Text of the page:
Alameda Research CEO spills secrets of FTX's troubled final days.
Former CEO of FTX, Sam Bankman-Fried, had a range of concerns leading up to the implosion of his crypto exchange, according to new testimony. Among them were maneuvers against rival Binance, investments in Snapchat, and seeking financial backing from Saudi royalty.
New information came to light during the second day of the ongoing trial in New York, where Caroline Ellison, the former CEO of Alameda Research, presented her personal notes and testimonies related to FTX and Alameda.
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Ellison revealed that a crash in the Terra ecosystem in May 2022 had rattled Bankman-Fried. The man was so concerned that he contemplated folding Alameda and looked to raise $1 billion from a Saudi recognized for his blockchain gaming investments.
Ellison also discussed Bankman-Fried's competitive strategies. According to her, one of his key objectives last year was to get regulatory authorities to "crack down" on its competitor crypto exchange Binance to bolster FTX's market share. Ellison, however, did not elaborate on how he intended to accomplish this.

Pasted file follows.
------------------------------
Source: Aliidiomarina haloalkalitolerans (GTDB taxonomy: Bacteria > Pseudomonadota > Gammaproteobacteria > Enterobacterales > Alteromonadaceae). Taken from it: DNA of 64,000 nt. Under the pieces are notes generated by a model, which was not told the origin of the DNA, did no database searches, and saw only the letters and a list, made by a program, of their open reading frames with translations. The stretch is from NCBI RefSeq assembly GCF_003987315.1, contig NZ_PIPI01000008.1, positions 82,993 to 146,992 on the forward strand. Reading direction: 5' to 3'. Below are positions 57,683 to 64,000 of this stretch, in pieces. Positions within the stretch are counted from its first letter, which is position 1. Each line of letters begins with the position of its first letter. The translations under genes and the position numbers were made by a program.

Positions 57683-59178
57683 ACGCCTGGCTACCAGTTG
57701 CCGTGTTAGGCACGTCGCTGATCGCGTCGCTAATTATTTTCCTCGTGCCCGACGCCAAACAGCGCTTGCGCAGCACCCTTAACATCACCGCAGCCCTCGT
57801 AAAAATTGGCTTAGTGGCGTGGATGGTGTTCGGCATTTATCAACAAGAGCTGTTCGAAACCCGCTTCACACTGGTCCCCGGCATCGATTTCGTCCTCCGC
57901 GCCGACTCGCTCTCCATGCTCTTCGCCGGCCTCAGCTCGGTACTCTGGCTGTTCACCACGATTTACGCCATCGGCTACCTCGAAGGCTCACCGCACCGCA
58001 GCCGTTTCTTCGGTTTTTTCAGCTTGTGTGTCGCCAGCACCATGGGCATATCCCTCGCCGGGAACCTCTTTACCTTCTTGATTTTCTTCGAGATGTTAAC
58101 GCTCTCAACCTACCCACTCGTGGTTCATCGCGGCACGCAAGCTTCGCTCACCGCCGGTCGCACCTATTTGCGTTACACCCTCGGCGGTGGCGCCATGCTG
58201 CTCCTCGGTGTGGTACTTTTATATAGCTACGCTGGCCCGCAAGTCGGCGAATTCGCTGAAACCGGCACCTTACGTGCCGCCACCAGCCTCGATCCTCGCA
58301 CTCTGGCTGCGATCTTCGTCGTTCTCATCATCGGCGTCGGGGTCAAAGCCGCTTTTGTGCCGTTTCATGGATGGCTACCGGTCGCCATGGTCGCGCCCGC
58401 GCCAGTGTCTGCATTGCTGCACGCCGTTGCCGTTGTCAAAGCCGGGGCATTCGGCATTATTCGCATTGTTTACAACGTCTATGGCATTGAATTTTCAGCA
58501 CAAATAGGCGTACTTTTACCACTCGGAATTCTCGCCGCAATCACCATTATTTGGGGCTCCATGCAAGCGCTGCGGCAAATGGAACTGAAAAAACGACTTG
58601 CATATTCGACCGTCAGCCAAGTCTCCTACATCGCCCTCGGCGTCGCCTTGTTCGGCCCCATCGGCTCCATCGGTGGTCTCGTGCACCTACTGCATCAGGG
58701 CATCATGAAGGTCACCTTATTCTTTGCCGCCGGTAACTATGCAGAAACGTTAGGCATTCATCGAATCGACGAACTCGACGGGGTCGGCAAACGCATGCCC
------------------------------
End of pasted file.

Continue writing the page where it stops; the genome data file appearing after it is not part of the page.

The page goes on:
Financial concerns were not limited to Saudi royalty and market share battles. Bankman-Fried was reportedly in talks for additional loans from crypto lender BlockFi, which had already extended over $660 million to Alameda.
His diversified financial interests also included trading Japanese government bonds and acquiring stocks of Snap Inc. Ellison mentioned another mysterious concern labeled as "Willie being happy," speculated to refer to Bankman-Fried's mentor, William MacAskill.
During the trial, Ellison confessed that while poor hedging strategies were problematic for Alameda, the company also grappled with extensive open-term loans and massive expenditures from its line of credit with FTX.
She revealed that as of September 2022, Alameda's outstanding liabilities with FTX stood at a staggering $13.7 billion, while its open-term loans were at $1.3 billion. As Ellison put it:
Every day, I was worrying about the possibility of <loans> being called at the same time.
On top of that, Ellison added that she even created "alternative" spreadsheets at Bankman-Fried's request to misrepresent Alameda's financial standing to its lenders.
As the trial progresses, it becomes clear that a handful of concerns plagued Bankman-Fried, leading to the downfall of FTX. These revelations provide a new layer of context to one of the most shocking collapses in the crypto industry.